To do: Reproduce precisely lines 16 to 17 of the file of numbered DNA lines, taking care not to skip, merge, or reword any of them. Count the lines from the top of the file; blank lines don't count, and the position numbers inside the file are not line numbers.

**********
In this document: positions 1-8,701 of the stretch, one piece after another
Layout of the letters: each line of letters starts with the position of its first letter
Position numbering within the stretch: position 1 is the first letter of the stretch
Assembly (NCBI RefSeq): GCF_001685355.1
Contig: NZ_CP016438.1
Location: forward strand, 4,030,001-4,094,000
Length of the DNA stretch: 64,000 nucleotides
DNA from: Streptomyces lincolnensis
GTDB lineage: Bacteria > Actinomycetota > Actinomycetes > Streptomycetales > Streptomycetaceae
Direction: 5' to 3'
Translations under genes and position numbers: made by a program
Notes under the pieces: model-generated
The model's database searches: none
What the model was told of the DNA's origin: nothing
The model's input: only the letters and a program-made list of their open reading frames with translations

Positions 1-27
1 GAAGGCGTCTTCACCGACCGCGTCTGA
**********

Positions 1-27
1 GAAGGCGTCTTCACCGACCGCGTCTGA